popefrancisBy ROSIE SCAMMELL

© 2016 Religion News Service

VATICAN CITY — Pope Francis has warned Catholics of descending from sin into corruption, a theme often cited by the reformist pontiff as he tries to overhaul the Vatican.

There is a moment,” the pope said Friday (Jan. 29), “where our situation is so secure … and we have so much power” that sin becomes “corruption.”

In those situations, the corrupt feel immune from the consequences of their actions and feel they have no need for forgiveness, said the pontiff.

Corruption is a very easy sin for all of us who have some power, whether it be ecclesiastical, religious, economic, political … because the devil makes us feel certain: ‘I can do it,’” the pope said.

Earlier this month, Francis launched a scathing attack on the practice of corruption.

He is the one who goes to Mass every Sunday but has no problem using his powerful position to demand kickbacks. … The corrupt man often doesn’t realize his own condition, much as a person with bad breath does not know they have it,” Francis told journalist Andrea Tornielli, in comments published in the book “The Name of God Is Mercy.”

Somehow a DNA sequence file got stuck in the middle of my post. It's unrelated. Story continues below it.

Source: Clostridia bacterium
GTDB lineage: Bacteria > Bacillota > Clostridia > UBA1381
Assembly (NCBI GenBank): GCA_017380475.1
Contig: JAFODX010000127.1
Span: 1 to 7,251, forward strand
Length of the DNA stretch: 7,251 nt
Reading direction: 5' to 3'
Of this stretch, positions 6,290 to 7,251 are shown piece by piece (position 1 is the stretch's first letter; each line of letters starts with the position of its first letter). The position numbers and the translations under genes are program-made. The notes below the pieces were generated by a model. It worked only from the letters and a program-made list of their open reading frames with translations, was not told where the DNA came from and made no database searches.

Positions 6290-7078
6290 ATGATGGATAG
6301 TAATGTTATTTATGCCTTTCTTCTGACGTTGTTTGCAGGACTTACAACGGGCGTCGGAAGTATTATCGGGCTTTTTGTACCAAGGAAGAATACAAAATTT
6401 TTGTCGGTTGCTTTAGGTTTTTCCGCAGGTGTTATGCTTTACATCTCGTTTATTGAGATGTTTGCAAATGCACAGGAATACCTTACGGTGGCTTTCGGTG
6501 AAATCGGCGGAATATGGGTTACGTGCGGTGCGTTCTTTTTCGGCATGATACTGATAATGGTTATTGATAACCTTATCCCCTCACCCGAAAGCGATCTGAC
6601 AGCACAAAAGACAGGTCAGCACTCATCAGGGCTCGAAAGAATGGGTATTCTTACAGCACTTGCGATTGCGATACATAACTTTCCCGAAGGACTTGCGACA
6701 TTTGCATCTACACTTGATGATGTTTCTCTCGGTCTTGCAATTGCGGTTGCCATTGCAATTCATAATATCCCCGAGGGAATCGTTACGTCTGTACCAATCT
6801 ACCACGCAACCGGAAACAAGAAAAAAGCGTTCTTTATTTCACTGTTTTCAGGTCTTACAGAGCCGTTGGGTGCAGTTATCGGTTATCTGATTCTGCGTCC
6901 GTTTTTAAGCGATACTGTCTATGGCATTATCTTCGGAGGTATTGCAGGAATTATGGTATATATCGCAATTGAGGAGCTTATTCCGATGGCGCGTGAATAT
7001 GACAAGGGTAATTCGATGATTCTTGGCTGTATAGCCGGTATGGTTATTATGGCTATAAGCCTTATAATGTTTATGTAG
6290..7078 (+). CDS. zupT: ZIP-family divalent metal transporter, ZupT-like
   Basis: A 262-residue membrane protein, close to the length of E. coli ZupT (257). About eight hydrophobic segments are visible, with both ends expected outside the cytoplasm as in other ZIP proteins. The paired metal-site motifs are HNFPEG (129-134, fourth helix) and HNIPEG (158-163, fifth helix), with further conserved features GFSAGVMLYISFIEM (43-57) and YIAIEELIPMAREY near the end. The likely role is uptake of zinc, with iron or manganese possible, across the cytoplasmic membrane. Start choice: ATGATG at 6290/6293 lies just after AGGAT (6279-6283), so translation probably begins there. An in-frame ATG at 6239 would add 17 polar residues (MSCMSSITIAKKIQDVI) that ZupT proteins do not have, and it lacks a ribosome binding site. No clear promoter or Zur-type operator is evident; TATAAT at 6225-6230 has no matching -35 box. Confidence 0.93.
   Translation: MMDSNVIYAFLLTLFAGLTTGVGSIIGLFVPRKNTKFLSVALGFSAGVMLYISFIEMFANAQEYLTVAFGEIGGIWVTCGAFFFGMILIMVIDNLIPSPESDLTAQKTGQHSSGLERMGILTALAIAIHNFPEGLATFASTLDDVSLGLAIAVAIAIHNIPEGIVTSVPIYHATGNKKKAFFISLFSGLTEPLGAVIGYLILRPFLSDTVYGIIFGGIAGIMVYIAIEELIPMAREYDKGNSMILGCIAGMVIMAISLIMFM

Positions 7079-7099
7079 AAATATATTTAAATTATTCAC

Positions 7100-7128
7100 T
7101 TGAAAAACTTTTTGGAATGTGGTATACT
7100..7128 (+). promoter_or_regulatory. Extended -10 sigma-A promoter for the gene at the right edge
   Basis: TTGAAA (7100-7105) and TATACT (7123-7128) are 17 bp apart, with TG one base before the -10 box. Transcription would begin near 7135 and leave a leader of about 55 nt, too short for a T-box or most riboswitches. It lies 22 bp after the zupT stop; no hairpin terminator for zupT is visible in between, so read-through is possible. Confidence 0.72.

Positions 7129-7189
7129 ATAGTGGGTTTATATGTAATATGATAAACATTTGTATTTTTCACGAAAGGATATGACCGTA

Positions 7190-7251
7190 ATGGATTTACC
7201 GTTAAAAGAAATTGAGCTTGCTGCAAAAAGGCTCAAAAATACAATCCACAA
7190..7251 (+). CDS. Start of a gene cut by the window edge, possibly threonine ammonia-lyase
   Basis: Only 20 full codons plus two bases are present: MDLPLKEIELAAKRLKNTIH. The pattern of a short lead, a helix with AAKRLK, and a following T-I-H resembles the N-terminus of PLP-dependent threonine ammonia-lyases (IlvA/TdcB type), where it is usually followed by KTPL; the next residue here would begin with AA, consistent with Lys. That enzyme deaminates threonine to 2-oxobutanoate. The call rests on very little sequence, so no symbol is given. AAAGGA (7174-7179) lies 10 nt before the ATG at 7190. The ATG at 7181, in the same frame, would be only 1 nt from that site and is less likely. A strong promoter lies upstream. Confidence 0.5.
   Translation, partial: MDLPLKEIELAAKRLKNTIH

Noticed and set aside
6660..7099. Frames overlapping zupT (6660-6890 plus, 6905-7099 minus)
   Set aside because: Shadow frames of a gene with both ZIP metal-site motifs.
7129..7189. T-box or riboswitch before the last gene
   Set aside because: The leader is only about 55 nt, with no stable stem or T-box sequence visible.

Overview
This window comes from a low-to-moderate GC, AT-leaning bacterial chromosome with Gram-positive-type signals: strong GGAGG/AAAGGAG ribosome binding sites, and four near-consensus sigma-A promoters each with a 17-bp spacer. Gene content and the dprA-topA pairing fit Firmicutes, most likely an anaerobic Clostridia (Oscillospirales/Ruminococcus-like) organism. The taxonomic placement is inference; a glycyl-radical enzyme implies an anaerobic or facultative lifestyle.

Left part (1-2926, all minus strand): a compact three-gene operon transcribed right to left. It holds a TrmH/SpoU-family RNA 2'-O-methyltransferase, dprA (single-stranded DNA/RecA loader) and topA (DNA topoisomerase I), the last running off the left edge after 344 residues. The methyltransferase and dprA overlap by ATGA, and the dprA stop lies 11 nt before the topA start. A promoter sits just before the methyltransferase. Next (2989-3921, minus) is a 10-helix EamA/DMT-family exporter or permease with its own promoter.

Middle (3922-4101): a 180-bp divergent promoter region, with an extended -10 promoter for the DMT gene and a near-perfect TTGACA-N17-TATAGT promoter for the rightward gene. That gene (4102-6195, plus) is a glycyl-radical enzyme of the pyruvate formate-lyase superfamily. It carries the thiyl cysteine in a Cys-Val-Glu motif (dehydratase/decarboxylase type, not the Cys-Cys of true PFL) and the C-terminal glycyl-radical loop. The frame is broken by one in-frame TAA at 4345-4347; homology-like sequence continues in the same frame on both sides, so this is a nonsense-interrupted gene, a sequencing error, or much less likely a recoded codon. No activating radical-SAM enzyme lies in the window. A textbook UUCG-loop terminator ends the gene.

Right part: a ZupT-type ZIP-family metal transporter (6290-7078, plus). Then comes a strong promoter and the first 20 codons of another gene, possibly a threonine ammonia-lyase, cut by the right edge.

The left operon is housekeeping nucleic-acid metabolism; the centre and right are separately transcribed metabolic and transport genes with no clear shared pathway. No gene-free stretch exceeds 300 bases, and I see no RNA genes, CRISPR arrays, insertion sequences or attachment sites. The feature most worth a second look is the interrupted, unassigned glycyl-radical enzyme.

The lengths the pope has gone to expose shady dealings at the Vatican became clear in November, with the publication of two books detailing the workings of a committee established to advise the pope on reforming the Holy See.

Leaked documents published by the Italian authors pointed to a string of questionable activities within the Vatican walls, including lucrative contracts awarded without open bids, luxury apartments secured for little or no rent and the disappearance of vast amounts of supplies from Vatican stores.

But Francis’ fight against corruption extends beyond the walls of the city-state. On his most recent foreign tour, the pope told young people in Kenya to avoid the destructive “sugar” of corruption.

Corruption is something that gets inside us. It’s like sugar, we like it, it’s easy and then we end badly,” he said. “We come to an awful end.”

(Rosie Scammell covers the Vatican for RNS)

Bruce Gourley

About Bruce Gourley

Bruce Gourley is online editor. In addition to managing Baptist Today’s web presence, Bruce is the executive director of the Baptist History and Heritage Society (baptisthistory.org), general editor of the Baptist History & Heritage Journal, editor of the Baptist Studies Bulletin, creator and author of the "Baptists and the American Civil War Project" (civilwarbaptists.com), and author of seven books. Bruce is also an avid hiker, owns the Yellowstone Net website (yellowstone.net), and is an award-winning photographer (brucegourley.com). A graduate of Mercer University (B.A.), Southern Baptist Theological Seminary (M.Div.), and Auburn University (Ph.D.), he and his family live near Bozeman, Montana.